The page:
LeapFrog Convert

leapfrog-tag-reader.jpgDespite being a digital mom, I’m that mom; the one who refused to have anything but natural wooden and soft toys around Laurel as a baby, the one who has steered clear of anything battery operated since. Until recently. And while I remain a proponent of the learn through play philosophy via basic tools -- you’ll always find a plentiful supply of books, paper, paint, colored pencils, sculpting clay, dry pasta and beans + measuring cups, etc. at our house -- I now feel that it’s possible to merge certain electronics into the mix with Laurel; as a supplement, with benefits, and without taking over.

Read on for my review of LeapFrog’s Leapster and Tag learning systems, as well as to learn how to be one of two winners to receive LeapFrog products.

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I’ve heard about LeapFrog several times in the last couple of years but it wasn’t until BlogHer Boston that I saw the Tag reading system (briefly) at an exhibition table, and then the Leapster learning game (again, briefly) at the home of one of Laurel’s friends. But it wasn’t until a couple of months ago that I decided to introduce Laurel to LeapFrog.

Admittedly, I was a bit nervous, (probably somewhat melodramatically) envisioning Laurel opting for noisy non-volume-controllable electronic devices over good old fashioned cuddle and play time with me and Jon. But I also was intrigued, particularly given that Laurel and I were starting to explore reading. I was interested in trying out the Tag as a means to encourage Laurel's reading and independence (she tends to be a tad resistant to independent play), and the Leapster as a form of educational entertainment, particularly while we’re on the go.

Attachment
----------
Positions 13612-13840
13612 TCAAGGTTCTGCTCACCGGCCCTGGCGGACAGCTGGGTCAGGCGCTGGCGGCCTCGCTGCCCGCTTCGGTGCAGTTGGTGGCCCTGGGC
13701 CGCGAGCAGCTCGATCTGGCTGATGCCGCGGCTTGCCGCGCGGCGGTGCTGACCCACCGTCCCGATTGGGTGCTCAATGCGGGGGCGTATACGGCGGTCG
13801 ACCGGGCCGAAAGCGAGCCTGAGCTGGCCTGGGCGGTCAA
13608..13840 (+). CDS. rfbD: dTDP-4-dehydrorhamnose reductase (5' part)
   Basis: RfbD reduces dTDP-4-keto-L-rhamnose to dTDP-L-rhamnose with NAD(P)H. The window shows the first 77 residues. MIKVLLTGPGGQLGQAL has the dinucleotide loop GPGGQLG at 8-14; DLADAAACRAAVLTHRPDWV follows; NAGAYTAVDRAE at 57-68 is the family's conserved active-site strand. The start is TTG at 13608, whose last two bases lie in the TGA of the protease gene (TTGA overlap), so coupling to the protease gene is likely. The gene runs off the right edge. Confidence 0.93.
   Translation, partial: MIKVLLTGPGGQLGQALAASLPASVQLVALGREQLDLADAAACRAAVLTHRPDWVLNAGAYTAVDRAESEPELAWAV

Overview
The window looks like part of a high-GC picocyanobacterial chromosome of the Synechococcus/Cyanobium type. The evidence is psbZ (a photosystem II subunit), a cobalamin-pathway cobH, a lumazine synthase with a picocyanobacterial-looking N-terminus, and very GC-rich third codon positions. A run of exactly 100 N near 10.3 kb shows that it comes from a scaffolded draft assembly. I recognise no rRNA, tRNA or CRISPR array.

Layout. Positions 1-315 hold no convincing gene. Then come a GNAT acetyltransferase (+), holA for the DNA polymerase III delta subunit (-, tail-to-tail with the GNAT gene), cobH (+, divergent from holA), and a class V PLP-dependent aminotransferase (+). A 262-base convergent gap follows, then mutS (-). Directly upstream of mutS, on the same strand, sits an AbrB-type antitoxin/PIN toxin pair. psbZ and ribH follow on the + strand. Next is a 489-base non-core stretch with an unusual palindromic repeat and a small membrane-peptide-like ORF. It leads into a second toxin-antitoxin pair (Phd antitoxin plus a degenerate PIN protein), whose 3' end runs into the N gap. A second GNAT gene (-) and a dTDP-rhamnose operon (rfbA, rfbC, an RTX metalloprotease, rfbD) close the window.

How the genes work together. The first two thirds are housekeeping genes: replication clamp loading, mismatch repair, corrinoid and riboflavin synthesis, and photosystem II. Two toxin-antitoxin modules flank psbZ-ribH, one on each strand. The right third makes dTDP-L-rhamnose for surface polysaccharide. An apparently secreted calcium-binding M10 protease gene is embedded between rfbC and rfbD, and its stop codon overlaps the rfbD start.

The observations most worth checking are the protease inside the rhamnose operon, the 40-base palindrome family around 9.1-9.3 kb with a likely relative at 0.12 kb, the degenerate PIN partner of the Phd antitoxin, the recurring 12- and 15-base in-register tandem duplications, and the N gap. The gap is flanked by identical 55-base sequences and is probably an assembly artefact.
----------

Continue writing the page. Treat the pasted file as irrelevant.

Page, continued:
And after Laurel’s initial excited frenzy (during which I was a little concerned that I would need to restrict LeapFrog hours), I was relieved to see her chill out re: usage and was thrilled to see these tools enhance her learning experience while being super fun.

leapfrog-leapster2.jpgThe Leapster2 is a handheld unit that comes with a starter game and has a cartridge slot to accommodate any of 30 or so other learning game titles (everything ranging from Disney fairies and princesses to Dora to Star Wars). The games are structured to encourage math and language skills (e.g., via number recognition, letter recognition, counting, etc.) as well as pattern recognition (e.g., colors, shapes) through games. Since Laurel knows a bit of Spanish, she especially loves Dora’s Camping Adventure, as well as the Disney Fairies and Princess and the Frog games. Game levels adapt along with your kid’s progress (the console can track multiple players) and you also can connect the Leapster2 online for all sorts of extra perks (plus parents can get learning progress reports), though admittedly we haven’t even gotten to this phase because there’s been plenty to explore within the Leapster2 itself.